History Main / NatureisNotNice

14th May '18 10:24:42 AM AHI-3000
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This is why AppealToNature is a {{Logical Fallac|ies}}y. Related to the NaiveAnimalLover, who doesn't realize how brutal wildlife can be. Compare with DeathWorld. Contrast with GhibliHills. Inversely related to AllNaturalSnakeOil.

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This is why AppealToNature is a {{Logical Fallac|ies}}y. Related to the NaiveAnimalLover, who doesn't realize how brutal wildlife can be. Compare this with DeathWorld. Contrast this with GhibliHills. Inversely related to AllNaturalSnakeOil.
14th May '18 10:24:22 AM AHI-3000
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This is why AppealToNature is a {{Logical Fallac|ies}}y. Compare DeathWorld. Contrast GhibliHills; inversely related to AllNaturalSnakeOil.

to:

This is why AppealToNature is a {{Logical Fallac|ies}}y. Related to the NaiveAnimalLover, who doesn't realize how brutal wildlife can be. Compare with DeathWorld. Contrast GhibliHills; inversely with GhibliHills. Inversely related to AllNaturalSnakeOil.
AllNaturalSnakeOil.
27th Apr '18 12:00:55 PM AHI-3000
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* Creator/WernerHerzog appears to be of this opinion, as can be seen in several of his films. His ending narration to ''Film/GrizzlyMan'' perhaps puts it best.
* The book and film ''Film/IntoTheWild'', which chronicles the experiences of Christopher [=McCandless=], a young and [[WideEyedIdealist idealistic]] college graduate who abandons everything for attempting to live off the Alaskan wilderness. Christopher slowly realizes this trope's truth as his supplies dwindle and it becomes evident that he was very poorly prepared for his adventure, ending up starving to death.
* ''Film/{{Blackfish}}'' seems to make a point to contrast the sugary family-friendly [=SeaWorld=] TV commercials with orcas performing tricks and being petted by trainers to the terrifying footage of orcas attacking the trainers and sometimes each other. Although the film also presents the whale's natural environment as being a relatively harmonious one.

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* Creator/WernerHerzog appears to be of this opinion, as can be seen in several of his films. [[Quotes/NatureIsNotNice His ending narration narration]] to ''Film/GrizzlyMan'' (a documentary about [[https://en.wikipedia.org/wiki/Timothy_Treadwell Timothy Treadwell]], a NaiveAnimalLover who ended up being EatenAlive by a [[BearsAreBadNews grizzly bear]]) perhaps puts it best.
* The book and film ''Film/IntoTheWild'', which chronicles the experiences of [[https://en.wikipedia.org/wiki/Christopher_McCandless Christopher [=McCandless=], McCandless]], a young and [[WideEyedIdealist idealistic]] college graduate who abandons everything for attempting to live off the Alaskan wilderness. Christopher slowly realizes this trope's truth as his supplies dwindle and it becomes evident that he was very poorly prepared for his adventure, ending up starving to death.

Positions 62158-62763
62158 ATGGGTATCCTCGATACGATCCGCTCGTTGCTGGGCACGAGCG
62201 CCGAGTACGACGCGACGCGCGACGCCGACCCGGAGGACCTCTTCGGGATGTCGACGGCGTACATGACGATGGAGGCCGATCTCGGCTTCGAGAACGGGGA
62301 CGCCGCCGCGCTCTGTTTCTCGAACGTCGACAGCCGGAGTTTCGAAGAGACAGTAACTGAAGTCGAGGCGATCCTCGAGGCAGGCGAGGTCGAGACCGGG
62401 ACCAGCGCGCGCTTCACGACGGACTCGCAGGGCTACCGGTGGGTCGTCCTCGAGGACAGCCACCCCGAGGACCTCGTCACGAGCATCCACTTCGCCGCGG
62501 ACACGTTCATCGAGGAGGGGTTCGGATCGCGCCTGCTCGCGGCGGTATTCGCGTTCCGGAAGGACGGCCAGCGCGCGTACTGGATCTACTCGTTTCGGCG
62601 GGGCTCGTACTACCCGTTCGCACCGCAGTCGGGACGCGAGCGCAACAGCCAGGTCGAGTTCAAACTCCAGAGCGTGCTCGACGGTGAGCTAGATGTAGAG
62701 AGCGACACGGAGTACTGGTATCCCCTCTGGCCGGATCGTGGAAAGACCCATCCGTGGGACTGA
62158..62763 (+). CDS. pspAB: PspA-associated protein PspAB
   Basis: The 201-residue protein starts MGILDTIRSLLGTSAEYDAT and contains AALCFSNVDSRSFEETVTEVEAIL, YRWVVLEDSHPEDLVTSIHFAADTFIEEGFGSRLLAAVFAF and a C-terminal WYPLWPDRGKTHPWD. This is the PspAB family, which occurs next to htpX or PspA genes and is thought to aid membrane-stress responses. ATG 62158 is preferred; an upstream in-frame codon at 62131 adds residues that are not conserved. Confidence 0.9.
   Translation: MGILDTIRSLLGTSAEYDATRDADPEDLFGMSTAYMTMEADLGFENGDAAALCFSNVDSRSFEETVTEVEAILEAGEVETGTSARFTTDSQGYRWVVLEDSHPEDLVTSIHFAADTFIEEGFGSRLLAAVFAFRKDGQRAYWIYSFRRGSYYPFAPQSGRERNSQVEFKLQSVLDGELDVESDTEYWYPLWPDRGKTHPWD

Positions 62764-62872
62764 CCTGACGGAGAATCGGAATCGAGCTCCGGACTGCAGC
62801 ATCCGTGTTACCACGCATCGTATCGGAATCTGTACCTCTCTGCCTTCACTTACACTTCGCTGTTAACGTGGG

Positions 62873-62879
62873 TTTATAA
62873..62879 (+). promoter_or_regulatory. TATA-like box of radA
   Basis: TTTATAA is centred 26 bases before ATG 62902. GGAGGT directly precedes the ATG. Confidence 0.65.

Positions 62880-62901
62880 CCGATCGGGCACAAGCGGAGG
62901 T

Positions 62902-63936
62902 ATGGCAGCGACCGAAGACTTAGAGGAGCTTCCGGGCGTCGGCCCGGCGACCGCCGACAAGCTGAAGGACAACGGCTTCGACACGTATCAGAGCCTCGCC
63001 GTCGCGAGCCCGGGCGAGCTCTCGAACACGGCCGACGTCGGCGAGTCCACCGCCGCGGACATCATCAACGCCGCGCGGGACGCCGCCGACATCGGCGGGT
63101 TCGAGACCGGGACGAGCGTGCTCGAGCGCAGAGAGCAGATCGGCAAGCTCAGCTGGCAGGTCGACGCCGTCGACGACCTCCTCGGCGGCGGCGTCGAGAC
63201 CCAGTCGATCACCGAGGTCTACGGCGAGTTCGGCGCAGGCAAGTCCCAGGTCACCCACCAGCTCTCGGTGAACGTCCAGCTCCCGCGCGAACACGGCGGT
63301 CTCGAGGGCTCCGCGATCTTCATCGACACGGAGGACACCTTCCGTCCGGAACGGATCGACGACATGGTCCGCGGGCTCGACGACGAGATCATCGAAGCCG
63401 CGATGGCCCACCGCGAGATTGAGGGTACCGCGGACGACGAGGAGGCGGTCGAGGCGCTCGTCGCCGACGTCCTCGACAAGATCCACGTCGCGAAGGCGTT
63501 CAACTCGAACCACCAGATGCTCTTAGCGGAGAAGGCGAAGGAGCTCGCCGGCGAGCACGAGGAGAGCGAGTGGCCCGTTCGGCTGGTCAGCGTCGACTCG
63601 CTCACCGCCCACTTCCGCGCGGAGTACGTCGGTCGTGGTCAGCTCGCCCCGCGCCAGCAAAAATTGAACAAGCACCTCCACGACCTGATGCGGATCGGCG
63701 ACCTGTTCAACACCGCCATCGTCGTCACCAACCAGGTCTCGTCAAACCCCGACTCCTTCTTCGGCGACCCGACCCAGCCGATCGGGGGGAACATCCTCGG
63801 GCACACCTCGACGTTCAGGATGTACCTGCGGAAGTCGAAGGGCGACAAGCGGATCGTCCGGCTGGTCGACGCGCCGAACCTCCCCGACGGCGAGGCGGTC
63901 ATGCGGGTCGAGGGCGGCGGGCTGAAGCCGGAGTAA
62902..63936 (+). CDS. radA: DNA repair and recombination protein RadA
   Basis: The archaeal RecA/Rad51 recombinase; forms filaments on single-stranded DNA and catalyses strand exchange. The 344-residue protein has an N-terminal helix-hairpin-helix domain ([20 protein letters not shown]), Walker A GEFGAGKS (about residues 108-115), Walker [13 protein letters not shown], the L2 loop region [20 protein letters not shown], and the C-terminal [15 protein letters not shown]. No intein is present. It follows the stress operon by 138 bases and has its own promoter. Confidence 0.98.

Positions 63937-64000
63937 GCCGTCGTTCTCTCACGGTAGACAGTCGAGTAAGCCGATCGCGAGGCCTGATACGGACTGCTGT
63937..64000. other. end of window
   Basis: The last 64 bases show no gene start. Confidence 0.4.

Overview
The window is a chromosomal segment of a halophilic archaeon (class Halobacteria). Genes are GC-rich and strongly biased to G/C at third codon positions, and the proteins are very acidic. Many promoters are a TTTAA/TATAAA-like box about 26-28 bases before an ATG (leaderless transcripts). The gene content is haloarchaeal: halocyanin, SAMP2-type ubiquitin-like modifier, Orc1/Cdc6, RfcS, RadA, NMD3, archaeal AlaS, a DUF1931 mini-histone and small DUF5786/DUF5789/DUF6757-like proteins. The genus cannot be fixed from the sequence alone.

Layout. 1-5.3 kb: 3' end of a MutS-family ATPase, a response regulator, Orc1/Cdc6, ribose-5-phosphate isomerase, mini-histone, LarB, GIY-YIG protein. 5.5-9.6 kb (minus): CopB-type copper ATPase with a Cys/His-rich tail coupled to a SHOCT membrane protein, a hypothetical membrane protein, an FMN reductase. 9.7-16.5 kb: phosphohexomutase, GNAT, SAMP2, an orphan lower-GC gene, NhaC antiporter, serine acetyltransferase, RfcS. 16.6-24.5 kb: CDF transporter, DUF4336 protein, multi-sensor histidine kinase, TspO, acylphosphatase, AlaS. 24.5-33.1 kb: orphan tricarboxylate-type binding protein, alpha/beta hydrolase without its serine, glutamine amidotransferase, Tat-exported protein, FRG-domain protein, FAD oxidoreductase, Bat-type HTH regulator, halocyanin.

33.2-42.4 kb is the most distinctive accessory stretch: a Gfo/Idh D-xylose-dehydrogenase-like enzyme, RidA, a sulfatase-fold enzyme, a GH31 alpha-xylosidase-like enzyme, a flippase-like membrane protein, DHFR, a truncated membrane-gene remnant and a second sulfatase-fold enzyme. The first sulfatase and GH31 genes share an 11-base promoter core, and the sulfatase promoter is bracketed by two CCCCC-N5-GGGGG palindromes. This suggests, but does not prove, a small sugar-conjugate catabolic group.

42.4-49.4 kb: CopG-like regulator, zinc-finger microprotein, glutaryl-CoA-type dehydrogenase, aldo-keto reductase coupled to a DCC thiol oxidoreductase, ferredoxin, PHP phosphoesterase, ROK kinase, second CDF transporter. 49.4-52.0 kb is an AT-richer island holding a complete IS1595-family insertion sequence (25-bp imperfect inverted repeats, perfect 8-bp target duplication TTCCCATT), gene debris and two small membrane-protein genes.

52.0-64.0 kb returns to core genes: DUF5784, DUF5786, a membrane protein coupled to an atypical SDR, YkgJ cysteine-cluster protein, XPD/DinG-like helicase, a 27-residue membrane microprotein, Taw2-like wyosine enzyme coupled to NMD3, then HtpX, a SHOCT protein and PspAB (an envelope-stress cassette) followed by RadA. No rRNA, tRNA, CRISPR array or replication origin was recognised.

death alone.
* ''Film/{{Blackfish}}'' ''{{Film/Blackfish}}'' seems to make a point to contrast the sugary family-friendly [=SeaWorld=] Ride/SeaWorld TV commercials with orcas performing tricks and being petted by trainers to the terrifying footage of orcas attacking the trainers and sometimes each other. Although the film also presents the whale's natural environment as being a relatively harmonious one.



[[folder: Real Life]]

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[[folder: Real [[folder:Real Life]]


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* ''Film/GrizzlyMan'' and ''Film/IntoTheWild'' (see the Film folder above for more details) are respectively a documentary and drama regarding the true stories of the lives and deaths of [[https://en.wikipedia.org/wiki/Timothy_Treadwell Timothy Treadwell]] and [[https://en.wikipedia.org/wiki/Christopher_McCandless Christopher McCandless]], two naive men who both died (albeit from very different causes) in the remote wilderness of Alaska due to their ignorance.
23rd Apr '18 7:23:30 AM Muppet
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* In ''Fanfic/EquestriaDivided'' this is House Everfrees hat.
18th Apr '18 6:20:38 PM DialgaX
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* Like other sandbox games, ''Videogame/{{Starbound}}'' has this as its core gameplay element. The lowest tier planets are known as garden planets and are described as a "lush and pleasant" world. The animals there are hostile.
10th Mar '18 12:21:24 PM MTGAdept
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* This is the reason Green magic in ''TabletopGame/MagicTheGathering'' isn't a "good" color. There are many cards that reflect the life-giving and nurturing facet of Mother Nature. There are also many cards that reflect Mother Nature's brutality.

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* This is the reason Green magic in ''TabletopGame/MagicTheGathering'' isn't a "good" color. There color; while there are many cards that reflect the life-giving and nurturing facet of Mother Nature. There Nature, there are also many cards that reflect Mother Nature's brutality.brutality as well.
27th Feb '18 12:36:16 AM rmctagg09
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* In the Literature/BookOfJob, God Himself [[JustifiedTrope justifies this trope]] when the Voice from the Whirlwind speaks to Job, as an example of the inherent injustice of the universe. Descriptions of [[CirclingVultures vultures hunting out the corpses of the slain]] to feed their chicks, and [[ArtisticLicenseBiology ostriches]] [[ParentalNeglect abandoning their young in the dirt to be crushed or trampled]] abound. In the words of biblical critic Robert Alter: